The Downfall of Coal King
By
WATCH: Don Blankenship was CEO of Massey Energy during the Upper Big Branch disaster in 2010.

Coal king Don Blankenship, the once larger-than-life figure in Appalachia whose strong-fisted leadership of a giant coal conglomerate made him both famous and feared, finally met the fate that the families of those who died in his mine had so long hoped for: indictment on federal charges of conspiracy, fraud and making false statements.

A federal grand jury returned the indictment against Blankenship, the former CEO of Massey Energy, late Thursday alleging that after an explosion at the Upper Big Branch mine in April 2010 took the lives of 29 coal workers, Blankenship made false statements about safety practices to the Securities and Exchange Commission.

Additionally, the indictment alleges that for years prior to the explosion, Blankenship “conspired to commit and cause routine, willful violations of mandatory federal mine safety and health standards” at the mine and “was part of a conspiracy to impede and hinder federal mine safety officials from carrying out their duties at Upper Big Branch by providing advance warning of federal mine safety inspection activities, so their underground operations could conceal and cover up safety violations that they routinely committed.”

West Virginia coal boss Don Blankenship sits down with ABC News' Chief Investigative Correspondent Brian Ross.

Blankenship's attorney, William W. Taylor III, said in a statement that Blankenship "is entirely innocent of these charges. He will fight them and he will be acquitted."

"Don Blankenship has been a tireless advocate for mine safety," the statement said, according to The Associated Press. "His outspoken criticism of powerful bureaucrats has earned this indictment. He will not yield to their effort to silence him. He will not be intimidated."

The indictment came just months after Blankenship sat down with ABC News in April and said he was despised because he “does the right thing,” denying that he ever cut corners on safety matters. When asked if he believed he would be indicted, Blankenship chuckled and said, “No.”

Shortly before the interview, a federal safety report on the Upper Big Branch disaster had concluded, “If basic safety measures had been in place... there would have been no loss of life at UBB [the Upper Big Branch mine].”

In April Sen. Joe Machin, D-West Virginia, told ABC News, “I believe that Don has blood on his hands and I believe that justice will be done. I’ve got to believe that.”

Mine workers stand at the entrance of the Upper Big Branch Coal Mine on April 9, 2010 in Montcoal, W.V.

The indictment is the latest twist in the steep rise and sharp fall of Blankenship, who for years has had controversy following him as he raked in millions at the helm of his coal empire. Well before the tragic events at Upper Big Branch, Blankenship was the central figure in allegations of improper influence he is said to have had with the West Virginia Supreme Court.

Part of the controversy stemmed from Blankenship’s efforts to elect Justice Brent Benjamin to the West Virginia Supreme Court at a time when Massey had a $50 million verdict coming before the court. Blankenship’s campaign to elect Benjamin was so extensive the United States Supreme Court determined that the judge should have recused himself from the case. Blankenship had donated almost $3 million to a campaign committee called “And For The Sake Of The Kids,” which ran ads for Benjamin, and other supporting groups.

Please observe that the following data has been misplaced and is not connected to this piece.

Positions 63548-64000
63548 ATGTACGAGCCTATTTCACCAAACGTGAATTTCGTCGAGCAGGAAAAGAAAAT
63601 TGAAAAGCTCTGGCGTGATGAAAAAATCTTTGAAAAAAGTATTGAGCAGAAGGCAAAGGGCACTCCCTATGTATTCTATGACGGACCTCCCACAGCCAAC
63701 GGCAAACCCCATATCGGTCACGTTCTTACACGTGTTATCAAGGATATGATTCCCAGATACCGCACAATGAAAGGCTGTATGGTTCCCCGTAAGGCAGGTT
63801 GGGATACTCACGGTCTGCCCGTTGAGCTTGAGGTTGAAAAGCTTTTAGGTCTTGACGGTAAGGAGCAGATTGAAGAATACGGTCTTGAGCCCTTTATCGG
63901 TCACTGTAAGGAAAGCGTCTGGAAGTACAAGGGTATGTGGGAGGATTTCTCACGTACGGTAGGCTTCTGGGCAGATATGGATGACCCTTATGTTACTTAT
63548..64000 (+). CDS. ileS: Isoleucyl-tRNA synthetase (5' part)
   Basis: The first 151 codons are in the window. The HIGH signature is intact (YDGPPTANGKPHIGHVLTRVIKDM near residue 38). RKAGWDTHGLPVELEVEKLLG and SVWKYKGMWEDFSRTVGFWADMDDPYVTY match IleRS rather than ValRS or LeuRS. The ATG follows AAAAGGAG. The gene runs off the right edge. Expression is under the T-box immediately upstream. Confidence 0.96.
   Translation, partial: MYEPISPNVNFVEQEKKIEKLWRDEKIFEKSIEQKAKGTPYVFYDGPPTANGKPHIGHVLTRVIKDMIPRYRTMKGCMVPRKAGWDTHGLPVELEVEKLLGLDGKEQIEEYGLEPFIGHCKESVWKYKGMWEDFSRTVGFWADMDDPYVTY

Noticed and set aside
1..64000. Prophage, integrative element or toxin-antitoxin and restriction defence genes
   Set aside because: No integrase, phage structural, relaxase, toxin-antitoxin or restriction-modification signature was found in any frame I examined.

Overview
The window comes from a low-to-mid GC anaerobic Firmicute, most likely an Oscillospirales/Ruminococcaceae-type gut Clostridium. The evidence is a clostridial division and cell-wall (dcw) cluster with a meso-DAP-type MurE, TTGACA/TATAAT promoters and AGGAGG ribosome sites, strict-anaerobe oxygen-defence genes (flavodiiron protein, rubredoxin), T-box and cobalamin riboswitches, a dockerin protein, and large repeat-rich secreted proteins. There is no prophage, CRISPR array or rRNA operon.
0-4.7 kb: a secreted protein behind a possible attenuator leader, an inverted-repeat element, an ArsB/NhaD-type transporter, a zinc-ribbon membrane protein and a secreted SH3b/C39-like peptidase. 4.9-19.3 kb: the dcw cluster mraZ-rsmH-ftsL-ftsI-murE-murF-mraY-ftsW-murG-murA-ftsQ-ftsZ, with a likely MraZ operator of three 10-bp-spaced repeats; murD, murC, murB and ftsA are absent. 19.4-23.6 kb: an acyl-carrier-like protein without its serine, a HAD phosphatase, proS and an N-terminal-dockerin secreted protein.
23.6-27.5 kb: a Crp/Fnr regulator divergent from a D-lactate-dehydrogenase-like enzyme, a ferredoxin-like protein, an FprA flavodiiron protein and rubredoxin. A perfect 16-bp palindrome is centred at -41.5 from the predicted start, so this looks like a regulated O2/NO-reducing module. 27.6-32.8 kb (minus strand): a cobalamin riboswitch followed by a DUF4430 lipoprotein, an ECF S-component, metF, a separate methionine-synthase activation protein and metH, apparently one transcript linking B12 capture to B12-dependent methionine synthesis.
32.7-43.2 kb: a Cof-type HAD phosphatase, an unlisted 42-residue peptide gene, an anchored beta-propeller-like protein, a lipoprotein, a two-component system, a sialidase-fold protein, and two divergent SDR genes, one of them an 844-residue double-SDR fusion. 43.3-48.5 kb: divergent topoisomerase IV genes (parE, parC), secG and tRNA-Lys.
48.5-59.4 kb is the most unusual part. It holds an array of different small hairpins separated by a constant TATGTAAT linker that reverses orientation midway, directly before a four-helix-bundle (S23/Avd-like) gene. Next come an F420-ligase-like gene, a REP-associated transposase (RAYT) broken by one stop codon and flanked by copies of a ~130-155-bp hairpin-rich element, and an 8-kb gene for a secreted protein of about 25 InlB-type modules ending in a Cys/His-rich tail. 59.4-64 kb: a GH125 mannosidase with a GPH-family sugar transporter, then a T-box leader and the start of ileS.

The alleged efforts to influence Benjamin represented only part of the problem cited by Blankenship’s critics. There was also his close friendship with Justice Elliot E. "Spike" Maynard, who was also part of the court’s 2007 majority to reverse a $50 million verdict against Massey. In 2008, ABC News reported on the friendship, turning up photographs of the two men vacationing together in the French Riviera. Maynard later recused himself from further proceedings after the controversy arose.

In the midst of the scandal, one member of the state supreme court, Justice Larry Starcher, argued that “Blankenship’s bestowal of his personal wealth, political tactics, and ‘friendship’ have created a cancer in the affairs of this Court.”

When ABC News originally approached Blankenship in 2008 to ask questions about these personal and financial relationships, he grabbed a producer’s camera and told him he was “liable to get shot.”

Former Massey Energy CEO Don Blankenship confronts ABC News camera in 2008.

The 2010 explosion at Upper Big Branch may have cost Blankenship control of his company – Massey was ultimately bought by Alpha Natural Resources in 2011, six months after Blankenship stepped down as CEO.

In April of this year, as federal officials began to focus on his role in the Upper Big Branch explosion after he refused to participate in the official state and federal investigations, Blankenship embarked on a public relations offensive to promote a 50-minute film called “Never Again” which offered what he said was proof that the explosion was the result of an unexpected surge of natural gas into the mine shaft – not the result of safety deficiencies.

“No one ever did more for improving or trying to improve safety,” Blankenship told ABC News. He said he declined to meet with investigators because he did not believe they would treat him fairly.

Families of the miners killed in the disaster told ABC News they thought the film shameless self-promotion and that Blankenship was lying.

Four other Massey employees have already been prosecuted, but many families of the victims have long criticized the slow pace of the criminal probe into Blankenship and have held rallies demanding justice.

Blankenship could face a maximum combined penalty of 31 years behind bars if convicted, according to the Department of Justice.